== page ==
Long live Democracy and down to Vandalism of any kind.

Gopalan Nair said...

To anonymous of Tue Jun 08, 07:16:00,

You required punishment of beating (caning) is unacceptable in civilized countries. Which is why I am criticizing your Singapore. Which is why millions in civilized countries condemn it too.

Anonymous said...

To anonymous.

You miss the point completely. Countries practising democratic way of govertment does not punish their citizen or anyone with brutality or torture.

Alas! Another LEE book out said...

I was in Singapore recently to attend a wedding.

As far as I know, nothing has changed there. The Straits Times still sound like a warning letter from the govt to its readers, commanding them what to do.

The people attending the wedding banquet sound like people who think they will live good lives by keeping to the simple rule of living, which is "PAP will provide you with a good life so long as you remain loyal and obedient to the country (meaning do not question the Party)"

Unlike the complaints about the way the dinner was organised, everyone will look the another way when the PAP mess up.

This perhaps best explain the reaction of Singaporeans to the Swiss/Briton tagging. Compared to the award given to the PM's wife for economic "vandalism", I think the smell of double standard is too strong for a country that market itself as a justice hub for for "corrupt" asia.

Meanwhile, I wonder how long a govt can rule by fear.

Anonymous said...

Long live democracy? Yes but not in poor Singapore.

Long live fascism for you Singapore!

Just another third world country albeit with seemingly astonishing GDP per capita.


Unknown said...

Isn't there a double standard here where democracy is being trumpeted on one hand, while what you are essentially asking is for the imposition of the value system of other countries to counter a law that has been enacted via parliament which is the democratic representative of the people?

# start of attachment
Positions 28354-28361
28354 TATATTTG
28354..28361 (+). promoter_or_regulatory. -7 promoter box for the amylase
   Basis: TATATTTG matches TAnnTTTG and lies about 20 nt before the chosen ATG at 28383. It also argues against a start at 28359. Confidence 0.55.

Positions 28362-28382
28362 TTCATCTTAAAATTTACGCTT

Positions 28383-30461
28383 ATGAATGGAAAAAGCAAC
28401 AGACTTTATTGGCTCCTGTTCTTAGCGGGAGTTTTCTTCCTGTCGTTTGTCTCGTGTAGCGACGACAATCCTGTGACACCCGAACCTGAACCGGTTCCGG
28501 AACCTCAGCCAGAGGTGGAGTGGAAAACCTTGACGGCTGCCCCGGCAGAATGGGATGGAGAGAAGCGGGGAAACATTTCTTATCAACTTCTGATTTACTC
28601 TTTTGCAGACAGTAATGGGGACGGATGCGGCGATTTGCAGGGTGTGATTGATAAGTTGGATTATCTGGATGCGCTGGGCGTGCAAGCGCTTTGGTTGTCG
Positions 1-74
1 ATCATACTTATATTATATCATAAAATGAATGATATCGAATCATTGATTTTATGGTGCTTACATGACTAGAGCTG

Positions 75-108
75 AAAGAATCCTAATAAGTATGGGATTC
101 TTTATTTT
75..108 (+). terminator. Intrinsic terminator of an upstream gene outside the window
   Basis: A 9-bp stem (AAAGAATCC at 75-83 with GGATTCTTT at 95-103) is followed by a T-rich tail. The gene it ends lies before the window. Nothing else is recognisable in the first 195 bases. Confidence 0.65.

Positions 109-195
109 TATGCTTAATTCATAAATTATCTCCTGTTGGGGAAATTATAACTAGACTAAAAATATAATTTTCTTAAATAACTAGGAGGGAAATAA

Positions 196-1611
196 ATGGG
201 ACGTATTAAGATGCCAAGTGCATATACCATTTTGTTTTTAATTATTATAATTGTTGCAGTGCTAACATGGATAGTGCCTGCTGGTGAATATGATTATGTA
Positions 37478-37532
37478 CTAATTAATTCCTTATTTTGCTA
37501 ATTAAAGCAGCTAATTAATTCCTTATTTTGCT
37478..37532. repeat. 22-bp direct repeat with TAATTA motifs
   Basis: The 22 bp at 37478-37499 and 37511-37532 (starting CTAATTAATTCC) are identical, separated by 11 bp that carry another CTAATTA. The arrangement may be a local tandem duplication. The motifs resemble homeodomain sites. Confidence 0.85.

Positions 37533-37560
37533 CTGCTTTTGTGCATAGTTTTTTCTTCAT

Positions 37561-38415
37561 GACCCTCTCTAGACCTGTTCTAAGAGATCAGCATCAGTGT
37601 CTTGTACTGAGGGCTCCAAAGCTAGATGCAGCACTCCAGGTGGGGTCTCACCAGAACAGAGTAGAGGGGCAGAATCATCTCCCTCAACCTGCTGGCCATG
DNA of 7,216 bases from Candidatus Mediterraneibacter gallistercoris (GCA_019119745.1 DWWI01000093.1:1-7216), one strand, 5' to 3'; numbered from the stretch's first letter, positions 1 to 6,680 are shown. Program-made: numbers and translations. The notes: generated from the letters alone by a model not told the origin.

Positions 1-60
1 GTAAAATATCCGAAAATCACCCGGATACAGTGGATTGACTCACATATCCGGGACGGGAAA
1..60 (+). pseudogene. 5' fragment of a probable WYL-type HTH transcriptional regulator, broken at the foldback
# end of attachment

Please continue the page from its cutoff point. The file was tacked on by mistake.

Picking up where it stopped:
There's problems yes, but we can talk about those problems without resorting to useless broadsides like democracy or the lack thereof.

Anonymous said...

Sorry to digress.

I'm quite curious about the conclusion of your removal from the Singapore Bar...please do update on that topic.


Gopalan Nair said...

To Anonymous,

No need to be sorry for the digression at all. The hearing is fixed to be in September and I expect to be disbarred from the SINGAPORE BAR, soon thereafter.

Nothing is happening now with the case but as soon as something happens, I will be writing about it.

Gopalan Nair said...

To Leon,

In answer to your post, please see my comments on my earlier post "Singapore. A defence for Oliver Fricker, the brave Swiss graffiti artist" of June 6, 2010.

Sunny said...


I hope Singapore judge will give maximum 3 stroke of rattan to the Swiss grafitti artist's buttock.

So when he goes back to Swiss he can tell what is Singapore all about.

JT said...

(Side track)

Tonight, I watched a documentary AFTER MANDELA, and looked at how Jacob Zuma took control of South Africa out of the hands of former friend and President Thabo Mbeki.

2 points strike me.

1. When a local interviewee commented about Mbeki having the problem inflicting other African nations - He thinks he is indispensable and does not know when to leave the Presidency.

2. The judiciary make the call that Mbeki is trying to use the justice system to achieve his political aims. The wise judge threw out the case that is suspected of being designed to stop Zuma from being a political rival candidate to Mbeki re-election. He stated the timing of the case brought to court as one of the major reason for his decision.

Singapore has a lot to learn about democracy and keeping the bastards honest.

Anonymous said...

free banos

Anonymous said...

hi guys.. you know they caught the wrong person? LOL...

Banos and Mckoy just did this yesterday!